Most recognize Cheryl “Coko” Clemons as the elegant statuesque beauty of the R&B group...
Most recognize Cheryl “Coko” Clemons as the elegant statuesque beauty of the R&B group Sisters With Voices, better known as SWV. As she takes the gospel music industry by storm, the world will be anointed by the smooth velvety vocals of this powerful songstress.
Though widely known for her accomplishments in the R&B world, Coko has always maintained a connection to the church. “I’ve always been active in my church despite my profession in R&B music. Many R&B singers say, ‘I was reared in the church,’ but they’re no longer active. Church was more than a breeding ground for me to sing, it’s where I nurture my soul.” She proclaims, “It’s a lifestyle for me.”
Coko’s debut gospel album “Grateful,” mixes gospel with an upbeat R&B flavor. Through her music, she anticipates drawing fans and listeners closer to God. “I just want to inspire people to live a better life and get to know the Jesus that I sing about,” says Coko.
Born and raised in the Bronx, New York, Coko recalls always being very active in her church community. As a child, she performed with the church choir and assisted the church’s nurse unit. A former member of The Lord’s Church in Bronx, N.Y., Coko recorded the song “Some How, Some Way” on a live recording for The Lord’s Church Cathedral Choir’s “We Are Healed” release. She also recorded the breakout gospel song “Midnight” on EMI Gospel group Brent Jones & T.P. Mobb’s 2002 release “Beautiful.” Additionally, she is featured on “Up There,” a track by Evidence Gospel/Light Records artist Youthful Praise.
Raised by her mother Clyde “Lady Tibba” Gamble, Coko’s singing career began at the tender age of 12, when she performed as a member of the New York Community Choir. She later joined Hezekiah Walker’s Love Fellowship Crusade Choir.
While singing with Walker’s award-winning choir, Coko teamed up with two childhood friends – Leanne “Lelee” Lyons and Tamara “Taj” Johnson – to form the sensational R&B group SWV. Once the group landed a deal with RCA records, their music career took off. Among the group’s many mega-hits are “I’m So Into You,” “You’re The One,” “Right Here,” “Weak,” and “Rain” – just to name a few.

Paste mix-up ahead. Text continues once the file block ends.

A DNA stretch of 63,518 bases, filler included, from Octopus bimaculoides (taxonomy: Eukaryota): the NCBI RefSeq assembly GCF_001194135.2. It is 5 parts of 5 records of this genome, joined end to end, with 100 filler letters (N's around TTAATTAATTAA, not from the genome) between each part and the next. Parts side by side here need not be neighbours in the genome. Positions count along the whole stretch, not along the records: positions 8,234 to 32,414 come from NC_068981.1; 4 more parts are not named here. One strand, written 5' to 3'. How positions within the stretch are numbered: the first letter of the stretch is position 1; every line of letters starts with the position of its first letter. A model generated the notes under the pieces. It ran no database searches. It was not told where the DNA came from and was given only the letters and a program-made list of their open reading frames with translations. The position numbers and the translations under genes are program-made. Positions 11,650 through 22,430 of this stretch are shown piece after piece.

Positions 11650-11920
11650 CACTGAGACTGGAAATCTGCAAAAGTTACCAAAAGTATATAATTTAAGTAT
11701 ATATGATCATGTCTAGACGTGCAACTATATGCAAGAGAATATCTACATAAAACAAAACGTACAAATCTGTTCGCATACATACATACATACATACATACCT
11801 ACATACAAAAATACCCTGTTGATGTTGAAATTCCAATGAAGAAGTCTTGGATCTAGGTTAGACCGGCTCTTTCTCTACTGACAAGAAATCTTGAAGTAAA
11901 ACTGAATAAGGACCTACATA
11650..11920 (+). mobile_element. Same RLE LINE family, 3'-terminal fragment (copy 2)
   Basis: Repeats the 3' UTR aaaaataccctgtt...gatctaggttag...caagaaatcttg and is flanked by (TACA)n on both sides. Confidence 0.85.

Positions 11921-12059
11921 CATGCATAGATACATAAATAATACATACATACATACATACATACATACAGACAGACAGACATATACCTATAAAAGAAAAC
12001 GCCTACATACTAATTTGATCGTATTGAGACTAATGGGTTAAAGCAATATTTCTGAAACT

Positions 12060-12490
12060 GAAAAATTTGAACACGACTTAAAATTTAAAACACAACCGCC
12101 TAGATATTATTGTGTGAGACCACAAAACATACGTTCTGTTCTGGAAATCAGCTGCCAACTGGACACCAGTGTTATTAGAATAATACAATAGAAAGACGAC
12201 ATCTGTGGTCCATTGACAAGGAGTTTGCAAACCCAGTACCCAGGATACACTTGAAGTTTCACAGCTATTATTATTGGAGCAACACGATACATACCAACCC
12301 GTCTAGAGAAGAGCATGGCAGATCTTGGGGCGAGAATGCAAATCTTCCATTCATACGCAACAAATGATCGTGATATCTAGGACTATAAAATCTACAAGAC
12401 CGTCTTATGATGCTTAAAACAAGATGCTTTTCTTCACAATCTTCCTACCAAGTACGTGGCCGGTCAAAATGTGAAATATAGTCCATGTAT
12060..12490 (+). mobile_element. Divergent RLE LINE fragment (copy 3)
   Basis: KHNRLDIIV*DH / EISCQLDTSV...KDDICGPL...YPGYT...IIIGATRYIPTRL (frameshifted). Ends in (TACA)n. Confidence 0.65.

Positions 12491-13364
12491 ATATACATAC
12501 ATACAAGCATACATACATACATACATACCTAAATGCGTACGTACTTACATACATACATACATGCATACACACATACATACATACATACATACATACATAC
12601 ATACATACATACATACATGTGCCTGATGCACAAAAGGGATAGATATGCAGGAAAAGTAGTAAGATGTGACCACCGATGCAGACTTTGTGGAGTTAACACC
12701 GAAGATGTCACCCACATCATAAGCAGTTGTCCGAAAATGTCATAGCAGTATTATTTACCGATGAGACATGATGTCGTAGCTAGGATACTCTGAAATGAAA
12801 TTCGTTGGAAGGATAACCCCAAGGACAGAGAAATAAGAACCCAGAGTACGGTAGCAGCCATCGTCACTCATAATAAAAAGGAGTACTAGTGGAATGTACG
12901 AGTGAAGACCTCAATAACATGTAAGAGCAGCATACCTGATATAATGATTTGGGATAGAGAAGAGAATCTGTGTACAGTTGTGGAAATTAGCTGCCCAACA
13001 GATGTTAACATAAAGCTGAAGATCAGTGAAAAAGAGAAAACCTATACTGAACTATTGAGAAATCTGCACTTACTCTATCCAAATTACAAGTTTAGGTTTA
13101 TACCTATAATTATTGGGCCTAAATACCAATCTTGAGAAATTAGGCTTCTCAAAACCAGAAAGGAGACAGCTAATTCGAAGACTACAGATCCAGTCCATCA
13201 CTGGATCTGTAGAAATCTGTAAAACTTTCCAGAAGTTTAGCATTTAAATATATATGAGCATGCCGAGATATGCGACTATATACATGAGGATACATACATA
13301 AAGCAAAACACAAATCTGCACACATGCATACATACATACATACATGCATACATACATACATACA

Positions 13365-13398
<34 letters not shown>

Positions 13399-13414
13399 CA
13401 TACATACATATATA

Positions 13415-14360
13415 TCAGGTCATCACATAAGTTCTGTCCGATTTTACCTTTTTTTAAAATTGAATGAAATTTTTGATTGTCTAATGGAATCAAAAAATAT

With their New Jill Swing style, SWV conquered the urban music scene with many chart top-chart topping hits. During their reign in the 1990’s, the platinum selling group recorded five albums: 1992 - “It’s About Time;” 1994 - “Remixes;” 1996 – “New Beginning;” and in 1997 – “Release Some Tension” and “A Special Christmas.” Following the group’s breakup, their “Greatest Hits” album was released in 1999; “The Best of SWV” in 2001; the “Platinum and Gold Collection” in 2003; and the “Encore Collection” in 2004. Additionally, SWV recorded songs featured on various motion picture soundtracks including “Above the Rim,” “Babe,” and “Waiting to Exhale.” The groups single, “Right Here,” for the movie “Free Willy” was among their most memorable motion picture soundtrack singles. The group was also featured on Quincy Jones’ acclaimed “Q’s Jook Joint.” What’s more, SWV’s music has even influenced this millennium’s hip-hop world as evidenced by the Chingy song “Pullin’ Me Back,” which samples their single “Rain.”